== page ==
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News :: Politics
All the President's Friends: A Riefenthal Moment in Montgomery County, PA
17 Feb 2005
Those happy crowds cheering the president’s Social Security wrecking scheme, are being hand picked by Republican Senators, while Republican goons guard the gates to keep out the riffraff.
I had a close encounter with the president last week--at least as close as someone of my political leanings and lacking James Guckert’s press pass can hope to get.


It felt a little like a Leni Riefenthal moment, scripted to the last detail.


The Man was coming to my neighborhood--the Montgomery County Community College gym just a few miles down the road from my house--to take his Social Security wrecking campaign to the people.


I had just covered a press conference by local activists protesting his planned divide-and-conquer strategy of offering private investment funds for the still young and foolish, and decided to swing by the college to see what was happening there.


Along the way, which turned out to be the route the president's motorcade was to take an hour or so later from the Willow Grove Naval Air Station to the college, the security was astonishing. Every police and emergency vehicle in the county seemed to have converged on this stretch of highway. Every driveway and intersection sported a vehicle blocking access. Bridges over the roadway each had what appeared to be a Secret Service SUV parked nearby, lights flashing.


This is clearly a popular fellow, this George W. Bush.


At the campus, I found a parking space near the gym and started walking towards a long line of people stretching back from the door.


At the end of the line were a cop car, one local police officer in uniform, and several very large young men in sports jackets. The cop looked diminutive and inconsequential next to them, and he wasn't doing anything. The young men were clearly in charge.


I approached them and they looked at me--dressed in jeans and bearded--skeptically, I thought.


"Do you have a ticket?" one of the big guys asked, unsmilingly.


"No. Where do I get one?" I replied.


"You can't. It's too late." Now there a smile.


"Where did you get them, before it was too late?" I asked him.


"Senator Santorum," he said, referring to Pennsylvania's junior and extremely right wing senator, Rick Santorum, who is up for re-election next year.


"How would I have known that?" I asked. "I don't recall reading any announcements in the media about how to get tickets for the president's visit."


"I don't know," the young man said. Now the smile was a kind of smirk.


"Pretty strange way for a president of all the people to behave, don't you think?" I asked. "I mean, don't presidents want to have people come to their speaking engagements?"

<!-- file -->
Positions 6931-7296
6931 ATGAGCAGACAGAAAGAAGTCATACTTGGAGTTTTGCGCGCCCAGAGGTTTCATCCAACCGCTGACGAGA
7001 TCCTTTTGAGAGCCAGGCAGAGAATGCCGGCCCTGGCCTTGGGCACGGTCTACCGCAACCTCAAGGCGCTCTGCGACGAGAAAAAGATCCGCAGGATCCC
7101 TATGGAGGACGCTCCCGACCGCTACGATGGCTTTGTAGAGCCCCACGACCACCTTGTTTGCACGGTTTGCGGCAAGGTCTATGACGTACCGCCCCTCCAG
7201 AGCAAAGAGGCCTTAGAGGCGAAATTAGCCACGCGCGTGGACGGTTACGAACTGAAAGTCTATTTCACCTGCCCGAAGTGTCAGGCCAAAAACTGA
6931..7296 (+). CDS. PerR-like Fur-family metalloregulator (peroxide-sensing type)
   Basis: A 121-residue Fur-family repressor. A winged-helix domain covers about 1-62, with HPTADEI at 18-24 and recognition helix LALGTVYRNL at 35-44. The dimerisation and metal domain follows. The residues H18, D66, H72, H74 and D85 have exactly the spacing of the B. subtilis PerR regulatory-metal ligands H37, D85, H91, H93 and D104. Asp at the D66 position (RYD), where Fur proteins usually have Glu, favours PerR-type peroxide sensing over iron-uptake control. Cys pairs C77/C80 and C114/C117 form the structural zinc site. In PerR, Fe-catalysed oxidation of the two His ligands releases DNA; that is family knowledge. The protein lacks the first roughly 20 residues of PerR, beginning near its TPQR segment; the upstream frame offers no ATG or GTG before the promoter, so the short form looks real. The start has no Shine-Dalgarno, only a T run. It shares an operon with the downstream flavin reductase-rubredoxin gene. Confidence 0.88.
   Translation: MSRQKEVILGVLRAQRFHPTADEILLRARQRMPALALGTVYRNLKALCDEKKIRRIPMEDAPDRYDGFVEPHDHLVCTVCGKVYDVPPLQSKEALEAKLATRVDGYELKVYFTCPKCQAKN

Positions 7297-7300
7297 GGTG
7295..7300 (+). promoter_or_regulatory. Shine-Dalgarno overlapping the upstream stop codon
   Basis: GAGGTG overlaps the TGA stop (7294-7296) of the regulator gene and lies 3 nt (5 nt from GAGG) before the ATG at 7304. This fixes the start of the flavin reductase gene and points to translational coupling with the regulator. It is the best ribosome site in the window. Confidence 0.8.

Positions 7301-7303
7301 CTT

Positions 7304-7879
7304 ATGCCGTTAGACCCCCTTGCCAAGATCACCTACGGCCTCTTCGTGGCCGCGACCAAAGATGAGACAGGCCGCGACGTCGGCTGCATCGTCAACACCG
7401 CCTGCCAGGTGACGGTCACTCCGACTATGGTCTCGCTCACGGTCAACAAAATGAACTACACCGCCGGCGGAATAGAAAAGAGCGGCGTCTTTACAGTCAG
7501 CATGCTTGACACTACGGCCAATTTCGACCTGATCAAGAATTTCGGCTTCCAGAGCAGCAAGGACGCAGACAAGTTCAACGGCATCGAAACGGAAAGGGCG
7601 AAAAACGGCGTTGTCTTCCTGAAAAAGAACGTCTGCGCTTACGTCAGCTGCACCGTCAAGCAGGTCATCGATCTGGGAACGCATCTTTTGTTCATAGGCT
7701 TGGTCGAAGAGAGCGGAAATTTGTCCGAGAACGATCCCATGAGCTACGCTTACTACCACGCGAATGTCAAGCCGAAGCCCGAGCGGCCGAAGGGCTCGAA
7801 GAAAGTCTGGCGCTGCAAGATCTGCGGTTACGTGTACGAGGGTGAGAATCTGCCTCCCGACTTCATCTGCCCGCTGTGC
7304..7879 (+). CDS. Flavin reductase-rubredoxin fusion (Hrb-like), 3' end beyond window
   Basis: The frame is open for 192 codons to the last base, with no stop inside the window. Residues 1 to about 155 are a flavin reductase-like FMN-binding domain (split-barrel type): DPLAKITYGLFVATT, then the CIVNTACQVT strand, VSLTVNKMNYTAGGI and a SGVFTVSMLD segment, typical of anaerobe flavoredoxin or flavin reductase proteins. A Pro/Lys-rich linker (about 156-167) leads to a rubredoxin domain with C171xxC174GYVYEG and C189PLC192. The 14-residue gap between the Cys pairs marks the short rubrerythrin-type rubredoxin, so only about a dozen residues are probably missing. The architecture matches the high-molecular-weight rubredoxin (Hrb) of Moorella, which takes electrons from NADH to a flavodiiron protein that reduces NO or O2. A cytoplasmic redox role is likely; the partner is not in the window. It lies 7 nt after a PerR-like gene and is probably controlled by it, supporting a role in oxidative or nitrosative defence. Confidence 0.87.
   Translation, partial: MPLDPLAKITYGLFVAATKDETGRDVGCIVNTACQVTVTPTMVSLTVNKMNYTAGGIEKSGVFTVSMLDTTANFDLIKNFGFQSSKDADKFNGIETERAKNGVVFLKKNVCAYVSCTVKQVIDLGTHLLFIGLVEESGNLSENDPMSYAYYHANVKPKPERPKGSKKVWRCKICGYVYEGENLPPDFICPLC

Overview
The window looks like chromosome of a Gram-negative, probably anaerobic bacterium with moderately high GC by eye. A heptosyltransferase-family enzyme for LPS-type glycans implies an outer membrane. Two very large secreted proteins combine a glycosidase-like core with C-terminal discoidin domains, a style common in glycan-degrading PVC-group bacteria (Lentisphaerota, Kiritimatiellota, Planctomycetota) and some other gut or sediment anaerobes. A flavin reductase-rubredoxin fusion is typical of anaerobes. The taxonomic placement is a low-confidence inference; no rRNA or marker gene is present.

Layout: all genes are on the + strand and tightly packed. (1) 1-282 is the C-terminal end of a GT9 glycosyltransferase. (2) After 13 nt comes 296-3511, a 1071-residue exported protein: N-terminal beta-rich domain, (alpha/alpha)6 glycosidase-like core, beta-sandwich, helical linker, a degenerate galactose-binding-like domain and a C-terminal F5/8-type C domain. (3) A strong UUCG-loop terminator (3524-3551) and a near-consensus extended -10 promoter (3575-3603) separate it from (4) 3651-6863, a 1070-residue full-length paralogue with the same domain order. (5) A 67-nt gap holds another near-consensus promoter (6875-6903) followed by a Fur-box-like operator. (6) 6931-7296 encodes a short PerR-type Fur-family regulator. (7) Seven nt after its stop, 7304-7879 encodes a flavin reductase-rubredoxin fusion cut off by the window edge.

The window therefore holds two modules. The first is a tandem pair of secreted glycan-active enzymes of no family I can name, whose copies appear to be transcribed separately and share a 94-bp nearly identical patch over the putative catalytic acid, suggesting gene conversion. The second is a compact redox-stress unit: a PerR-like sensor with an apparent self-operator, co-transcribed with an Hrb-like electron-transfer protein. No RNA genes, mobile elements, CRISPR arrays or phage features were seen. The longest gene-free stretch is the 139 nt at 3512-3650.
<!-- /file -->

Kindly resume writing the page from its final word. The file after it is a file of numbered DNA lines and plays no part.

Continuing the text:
This time I got no answer.


"So who are you guys?" I asked them. "You don't look like Secret Service."


"We're from the Republican Party," one of them answered.


"The president's having the Republican Party handle security for his visit?" I think I sounded a little incredulous. I was. This was, after all, not a campaign appearance; the campaign ended back in early November. This was the president of the United States making a visit to my neighborhood, wasn't it? So what is the deal here? Saving money on security by having Republican goons do the security, like Hells Angels at a Dead event?


I revealed myself as a member of the press at that point, mentioning In These Times, a publication that had once issued me an identity card. They looked suspicious.


"The White House press officers are arriving with the president," I was told. "You can talk with them then about getting to cover the event."


I didn't have time for that, and was pretty sure I wouldn't have had any luck on such short notice anyhow, especially with no assignment letter in hand, and wearing a "No War in Iraq" T-Shirt under my parka.


The following day, the local media were full of stories about how the president, speaking to a full room of local residents, had warned about Social Security going "bankrupt" and about how those of us now over the age of 55 had "nothing to worry about" regarding our retirement.


There wasn't a word about how the adulating audience in that hall had been hand-selected by the office of one of the Senate's most hard Right members. My guess is that most of the people sent to cover the event didn't even think to ask how the crowd had been assembled.


No doubt the same thing was repeated across the country at the various venues where the president went to "sell" his "reform" program for Social Security.


Little wonder then that he's being allowed to get away with presenting this plan to wreck the system as its opposite--a plan to save it.


He only presents it to people who ideologically oppose Social Security, or who are too ill informed to know what he's up to.


For the rest of this column, please go (at no charge) to www.thiscantbehappening.net
See also:
http://www.thiscantbehappening.net

This work is in the public domain
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